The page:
Florida and a dozen other states imprison people at the highest rates in the world, without demonstrating that incarceration reduces crime, says the Prison Policy Initiative, a non-partisan research and policy advocacy organization.
Florida’s rate of incarceration in prisons and jails was 795 people per 100,000, 13th highest in the United States, according to the “States of Incarceration: The Global Context 2021” report released Wednesday.
It analyzes U.S. data from Dec. 31, 2019, shortly before the COVID pandemic took hold in the United States, and international data gathered by World Prison Brief, in 2021.
For ranking purposes, the analysis treats individual U.S. states as if they are countries in order to compare their incarceration rates with rates in various whole countries around the world.
Compared with 170 countries around the world, the United States has the highest incarceration rate — 644 per 100,000. That is followed by El Salvador (562), Turkmenistan (552), Rwanda (515), and Cuba (510).
Within the United States, 24 states have individual incarceration rates higher than the U.S. figure of 644 per 100,000.
Louisiana and Mississippi are the highest of all, both incarcerating more than 1,000 people per 100,000.
Next come Oklahoma, Georgia, Arkansas, Alabama and Kentucky, higher than 900; Arizona, Wyoming, Texas, Tennessee, and South Dakota, with more than 800; Florida at 795; nine other states higher than 700, and two states below 700.
The states with the lowest incarceration rates in the U.S. were Massachusetts, at 275 per 100,000, Vermont, at 288, and Rhode Island, at 289.
Meanwhile, mass incarceration did not align with crime rates, says the analysis, co-authored by Prison Policy Initiative Senior Research Analyst Emily Widra, and Tianna Herring, research associate.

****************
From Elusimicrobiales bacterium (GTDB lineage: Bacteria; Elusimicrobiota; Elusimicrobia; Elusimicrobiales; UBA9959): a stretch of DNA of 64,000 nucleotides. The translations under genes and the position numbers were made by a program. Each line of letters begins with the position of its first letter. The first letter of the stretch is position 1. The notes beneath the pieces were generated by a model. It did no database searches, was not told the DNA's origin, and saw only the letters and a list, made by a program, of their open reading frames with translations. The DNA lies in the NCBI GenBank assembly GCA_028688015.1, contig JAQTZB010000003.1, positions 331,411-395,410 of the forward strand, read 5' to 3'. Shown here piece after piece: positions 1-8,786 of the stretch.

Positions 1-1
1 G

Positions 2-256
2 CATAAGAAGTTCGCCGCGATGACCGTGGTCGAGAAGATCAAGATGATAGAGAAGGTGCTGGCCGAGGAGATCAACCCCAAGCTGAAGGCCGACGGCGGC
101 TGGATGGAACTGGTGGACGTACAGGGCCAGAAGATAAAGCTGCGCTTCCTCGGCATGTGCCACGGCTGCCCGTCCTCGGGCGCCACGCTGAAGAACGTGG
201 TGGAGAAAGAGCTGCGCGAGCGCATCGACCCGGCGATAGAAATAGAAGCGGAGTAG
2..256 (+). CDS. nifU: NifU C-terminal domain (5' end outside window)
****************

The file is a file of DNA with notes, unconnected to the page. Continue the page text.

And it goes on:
“For four decades, the U.S. has been engaged in a globally unprecedented experiment to make every part of its criminal justice system more expansive and more punitive. As a result, incarceration has become the nation’s default response to crime, with, for example, 70 percent of convictions resulting in confinement — far more than other developed nations with comparable crime rates,” the report concludes.
“Our new analysis of incarceration rates and crime rates across the world reveals that the U.S.’s high incarceration rates are not a rational response to high crime rate, but rather a politically expedient response to public fears and perceptions about crime and violence.”
The Florida Department of Corrections, which accounts for the majority of Florida incarcerations, has not responded to a request for comment on the accuracy of the report and its findings.
–Laura Cassels, Florida Phoenix
Good. Don’t screw around in Florida
Simple, you do the crime, you do the time.
Well…while incarceration doesn’t affect the crime rate, I GUARANTEE that leaving those criminals on the streets would, without a doubt, INCREASE CRIME RATES dramatically!
Jane Gentile-Youd says
Can we get a list of alleged crimes, in proportion, which people are incarcerated for in Flagler County, average time held, final dispositions, total number being held in the green roof inn at any given time?
How many people are arrested and being held at any given time for small amounts of marijuana ?
Are people being held that are costing us hundreds of thousands whom could be placed under house arrest instead?
Are people being held who need mental help not jail time?
Do we have such a tremendous amount of hard core criminals that we need to budget $34million for law enforcement?
Just simply flabbergasted since the facts in the report clearly state that we have more people in jail per 100,000 than CUBA.!
JOSEPH HEMPFLING says